Pathology is the study of the causes and effects of disease or injury. The word pathology also refers to the study of disease in general, incorporating a wide range of biology research fields and medical practices. However, when used in the context of modern medical treatment, the term is often used in a more narrow fashion to refer to processes and tests which fall within the contemporary medical field of "general pathology", an area which includes a number of distinct but inter-related medical specialties that diagnose disease, mostly through analysis of tissue, cell, and body fluid samples. Idiomatically, "a pathology" may also refer to the predicted or actual progression of particular diseases, and the affix pathy is sometimes used to indicate a state of disease in cases of both physical ailment and psychological conditions. A physician practicing pathology is called a pathologist.
Emergency medicine is the medical specialty concerned with the care of illnesses or injuries requiring immediate medical attention. Emergency physicians are specialists that are trained to care for unscheduled and undifferentiated patients of all ages. As first-line providers, in coordination with Emergency Medical Services, they are primarily responsible for initiating resuscitation and stabilization and performing the initial investigations and interventions necessary to diagnose and treat illnesses and/or injuries in the acute phase. Emergency physicians generally practise in hospital emergency departments, pre-hospital settings via emergency medical services, and intensive care units, but may also work in primary care settings such as urgent care clinics. Sub-specializations of emergency medicine include disaster medicine, medical toxicology, point-of-care ultrasonography, critical care medicine, hyperbaric medicine, sports medicine, palliative care, or aerospace medicine.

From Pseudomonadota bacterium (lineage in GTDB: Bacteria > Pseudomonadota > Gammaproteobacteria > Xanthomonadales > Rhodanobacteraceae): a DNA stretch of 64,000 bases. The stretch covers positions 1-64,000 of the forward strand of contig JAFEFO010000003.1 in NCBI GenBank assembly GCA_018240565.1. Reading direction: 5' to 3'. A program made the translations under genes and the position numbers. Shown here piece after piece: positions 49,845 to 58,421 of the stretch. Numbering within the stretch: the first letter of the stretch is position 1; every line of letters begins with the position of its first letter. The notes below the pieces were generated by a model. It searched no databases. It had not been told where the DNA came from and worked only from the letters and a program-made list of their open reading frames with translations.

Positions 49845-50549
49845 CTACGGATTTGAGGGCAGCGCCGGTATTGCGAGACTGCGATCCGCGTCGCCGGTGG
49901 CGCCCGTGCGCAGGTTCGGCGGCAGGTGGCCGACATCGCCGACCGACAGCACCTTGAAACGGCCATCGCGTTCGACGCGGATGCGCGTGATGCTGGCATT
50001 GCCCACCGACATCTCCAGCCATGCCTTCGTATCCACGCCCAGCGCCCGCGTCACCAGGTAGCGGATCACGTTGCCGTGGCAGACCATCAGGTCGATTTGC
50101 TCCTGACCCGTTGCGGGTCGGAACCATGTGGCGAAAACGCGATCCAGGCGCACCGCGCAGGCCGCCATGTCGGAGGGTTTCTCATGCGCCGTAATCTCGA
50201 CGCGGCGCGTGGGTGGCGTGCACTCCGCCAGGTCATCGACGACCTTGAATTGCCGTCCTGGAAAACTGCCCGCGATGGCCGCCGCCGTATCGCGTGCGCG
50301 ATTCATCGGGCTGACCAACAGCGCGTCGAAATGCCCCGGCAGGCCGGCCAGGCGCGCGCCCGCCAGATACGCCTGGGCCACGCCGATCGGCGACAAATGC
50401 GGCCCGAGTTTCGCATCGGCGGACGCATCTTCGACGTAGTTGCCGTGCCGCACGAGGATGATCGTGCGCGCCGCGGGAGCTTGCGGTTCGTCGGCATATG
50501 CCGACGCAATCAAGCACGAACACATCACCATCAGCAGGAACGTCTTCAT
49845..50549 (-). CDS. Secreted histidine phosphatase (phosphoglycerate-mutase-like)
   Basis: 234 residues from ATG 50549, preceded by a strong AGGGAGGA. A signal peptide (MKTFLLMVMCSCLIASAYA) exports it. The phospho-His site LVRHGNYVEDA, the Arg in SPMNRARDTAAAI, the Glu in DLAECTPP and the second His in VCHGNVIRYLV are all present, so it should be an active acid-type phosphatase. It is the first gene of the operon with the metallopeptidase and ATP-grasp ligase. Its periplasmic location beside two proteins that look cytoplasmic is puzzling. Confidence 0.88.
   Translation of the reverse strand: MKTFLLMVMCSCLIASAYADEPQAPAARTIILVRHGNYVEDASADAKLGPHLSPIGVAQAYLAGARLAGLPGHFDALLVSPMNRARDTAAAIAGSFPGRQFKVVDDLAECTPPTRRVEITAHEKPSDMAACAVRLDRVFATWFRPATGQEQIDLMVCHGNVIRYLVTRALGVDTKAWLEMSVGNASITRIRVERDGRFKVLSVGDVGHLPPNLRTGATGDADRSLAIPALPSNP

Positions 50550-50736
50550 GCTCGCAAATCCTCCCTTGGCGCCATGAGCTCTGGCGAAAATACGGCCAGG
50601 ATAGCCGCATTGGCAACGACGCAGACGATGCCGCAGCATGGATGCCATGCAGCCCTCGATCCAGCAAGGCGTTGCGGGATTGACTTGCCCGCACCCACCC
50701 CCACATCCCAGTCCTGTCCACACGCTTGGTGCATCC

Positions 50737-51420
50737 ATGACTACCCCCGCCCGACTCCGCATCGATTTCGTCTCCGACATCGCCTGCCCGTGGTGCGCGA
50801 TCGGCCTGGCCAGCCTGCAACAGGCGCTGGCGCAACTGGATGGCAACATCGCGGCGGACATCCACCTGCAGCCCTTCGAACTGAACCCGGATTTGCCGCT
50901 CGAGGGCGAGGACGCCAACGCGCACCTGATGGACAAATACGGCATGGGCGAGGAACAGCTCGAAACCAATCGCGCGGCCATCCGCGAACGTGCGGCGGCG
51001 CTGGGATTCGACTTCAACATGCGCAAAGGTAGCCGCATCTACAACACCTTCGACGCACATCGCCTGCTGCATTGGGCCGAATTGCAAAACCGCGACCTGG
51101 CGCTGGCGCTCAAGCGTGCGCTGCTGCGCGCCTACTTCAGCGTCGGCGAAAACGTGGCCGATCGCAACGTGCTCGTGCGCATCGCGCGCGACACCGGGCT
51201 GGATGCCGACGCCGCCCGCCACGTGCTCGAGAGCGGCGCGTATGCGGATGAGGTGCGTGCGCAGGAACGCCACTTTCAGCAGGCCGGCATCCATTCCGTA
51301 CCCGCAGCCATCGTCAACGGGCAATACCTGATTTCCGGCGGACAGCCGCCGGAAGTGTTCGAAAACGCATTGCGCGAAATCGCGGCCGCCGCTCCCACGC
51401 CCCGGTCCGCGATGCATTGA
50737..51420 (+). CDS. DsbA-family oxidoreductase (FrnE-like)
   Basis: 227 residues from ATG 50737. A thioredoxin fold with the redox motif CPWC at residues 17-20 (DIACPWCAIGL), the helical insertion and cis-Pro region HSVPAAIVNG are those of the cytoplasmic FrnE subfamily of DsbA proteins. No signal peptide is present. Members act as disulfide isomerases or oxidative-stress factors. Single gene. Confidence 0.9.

In the medical profession, a general practitioner (GP) is a medical doctor who treats acute and chronic illnesses and provides preventive care and health education to patients.
Internal medicine or general internal medicine is the medical specialty dealing with the prevention, diagnosis, and treatment of internal diseases. Physicians specializing in internal medicine are called internists, or physicians in Commonwealth nations. Internists are skilled in the management of patients who have undifferentiated or multi-system disease processes. Internists care for hospitalized and ambulatory patients and may play a major role in teaching and research. Internal medicine and family medicine are often confused as equivalent in the Commonwealth nations.